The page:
Although the Neo will not have any exclusive games, all games published after October 1st 2016 are required to feature a ‘Neo mode’ featuring enhanced visuals and performance. Neo mode would require minimum native display resolution of 1080p with a frame rate between 30 and 60 frames per second. This would also include, but not require, more stable frame rates, improved graphical fidelity, and additional graphical features. Developers are also able to add ‘forwards compatibility’ to their previously released Playstation 4 titles at their discretion. Although nothing has been confirmed yet, a few currently released titles we expect to take advantage of Neo mode would include some of Sonys top selling hits like Uncharted 4, Until Dawn, Infamous: Second Son, and Bloodborne.
With less than a month until the reveal, there are still a few things we would like to see at the Playstation Meeting. With the Xbox One S now featuring HDR support and a Ultra-High Definition Blu-ray Drive for 4k movies, will Sony follow suit and add the same functionality into the Neo? We’d also like to see a new console design. Although the current design is ok, we’d like to see a better, more obvious power and eject button. An all new appearance wouldn’t hurt either, the doorstop/eraser look was cool at first, but something a little more traditional would be nice. We would also like to see a Neo model with a wider selection of hard drive space. With 4K gaming around the corner, future games will require even more space than the 35-75GB many current games require now. It won’t be long before 3 or 4 games fill up an entire 500gb hard drive. Even better would be external hard drive support, though that can be added later through a firmware patch.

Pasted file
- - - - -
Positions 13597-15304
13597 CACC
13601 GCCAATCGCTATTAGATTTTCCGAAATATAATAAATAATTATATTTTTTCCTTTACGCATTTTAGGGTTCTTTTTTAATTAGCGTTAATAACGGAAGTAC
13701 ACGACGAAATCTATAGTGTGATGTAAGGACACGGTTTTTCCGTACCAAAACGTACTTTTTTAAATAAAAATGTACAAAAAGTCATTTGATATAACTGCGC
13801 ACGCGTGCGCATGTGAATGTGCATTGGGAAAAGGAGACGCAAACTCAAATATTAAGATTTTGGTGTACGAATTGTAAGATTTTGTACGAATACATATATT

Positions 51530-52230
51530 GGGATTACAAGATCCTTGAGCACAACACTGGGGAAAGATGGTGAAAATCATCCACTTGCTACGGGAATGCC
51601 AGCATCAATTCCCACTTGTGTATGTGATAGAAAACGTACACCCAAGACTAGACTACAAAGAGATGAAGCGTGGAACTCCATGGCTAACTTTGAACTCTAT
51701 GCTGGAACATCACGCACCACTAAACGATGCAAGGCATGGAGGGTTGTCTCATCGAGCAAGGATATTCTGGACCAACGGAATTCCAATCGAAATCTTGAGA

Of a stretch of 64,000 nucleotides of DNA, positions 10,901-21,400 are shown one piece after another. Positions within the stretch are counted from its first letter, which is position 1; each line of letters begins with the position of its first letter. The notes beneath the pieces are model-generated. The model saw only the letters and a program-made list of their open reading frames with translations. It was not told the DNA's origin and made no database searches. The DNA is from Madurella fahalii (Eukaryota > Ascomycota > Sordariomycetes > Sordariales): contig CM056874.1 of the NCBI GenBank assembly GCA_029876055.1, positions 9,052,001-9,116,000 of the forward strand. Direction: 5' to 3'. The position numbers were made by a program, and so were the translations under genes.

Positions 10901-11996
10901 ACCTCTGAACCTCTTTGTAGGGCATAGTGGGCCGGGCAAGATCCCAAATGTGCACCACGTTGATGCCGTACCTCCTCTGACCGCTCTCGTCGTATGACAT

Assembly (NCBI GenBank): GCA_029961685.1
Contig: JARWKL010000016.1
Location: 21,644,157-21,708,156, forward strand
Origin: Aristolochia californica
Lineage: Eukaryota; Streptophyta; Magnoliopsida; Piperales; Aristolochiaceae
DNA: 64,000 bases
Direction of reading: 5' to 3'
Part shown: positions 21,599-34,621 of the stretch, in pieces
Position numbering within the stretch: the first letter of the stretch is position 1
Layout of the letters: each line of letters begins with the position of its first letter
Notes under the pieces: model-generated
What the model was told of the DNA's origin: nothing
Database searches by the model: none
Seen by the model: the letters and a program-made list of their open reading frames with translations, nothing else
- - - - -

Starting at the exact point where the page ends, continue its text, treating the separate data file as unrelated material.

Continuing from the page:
The last thing we would like to see addressed is how Neo will help make Playstation VR a better product. There has been some speculation that the only reason Neo even exists is because Sony was having trouble getting enough quality out of their upcoming VR product using the current Playstation hardware. Given that Oculus and Vive released earlier in the year and are much more capable devices, Sony is facing a lot stiffer competition in the VR space than they are in the console space. Having a competent machine capable of displaying games at a quality similar to that of the top two current headsets is most likely a priority for Sony as they attempt to enter the newly rejuvenated VR marketplace.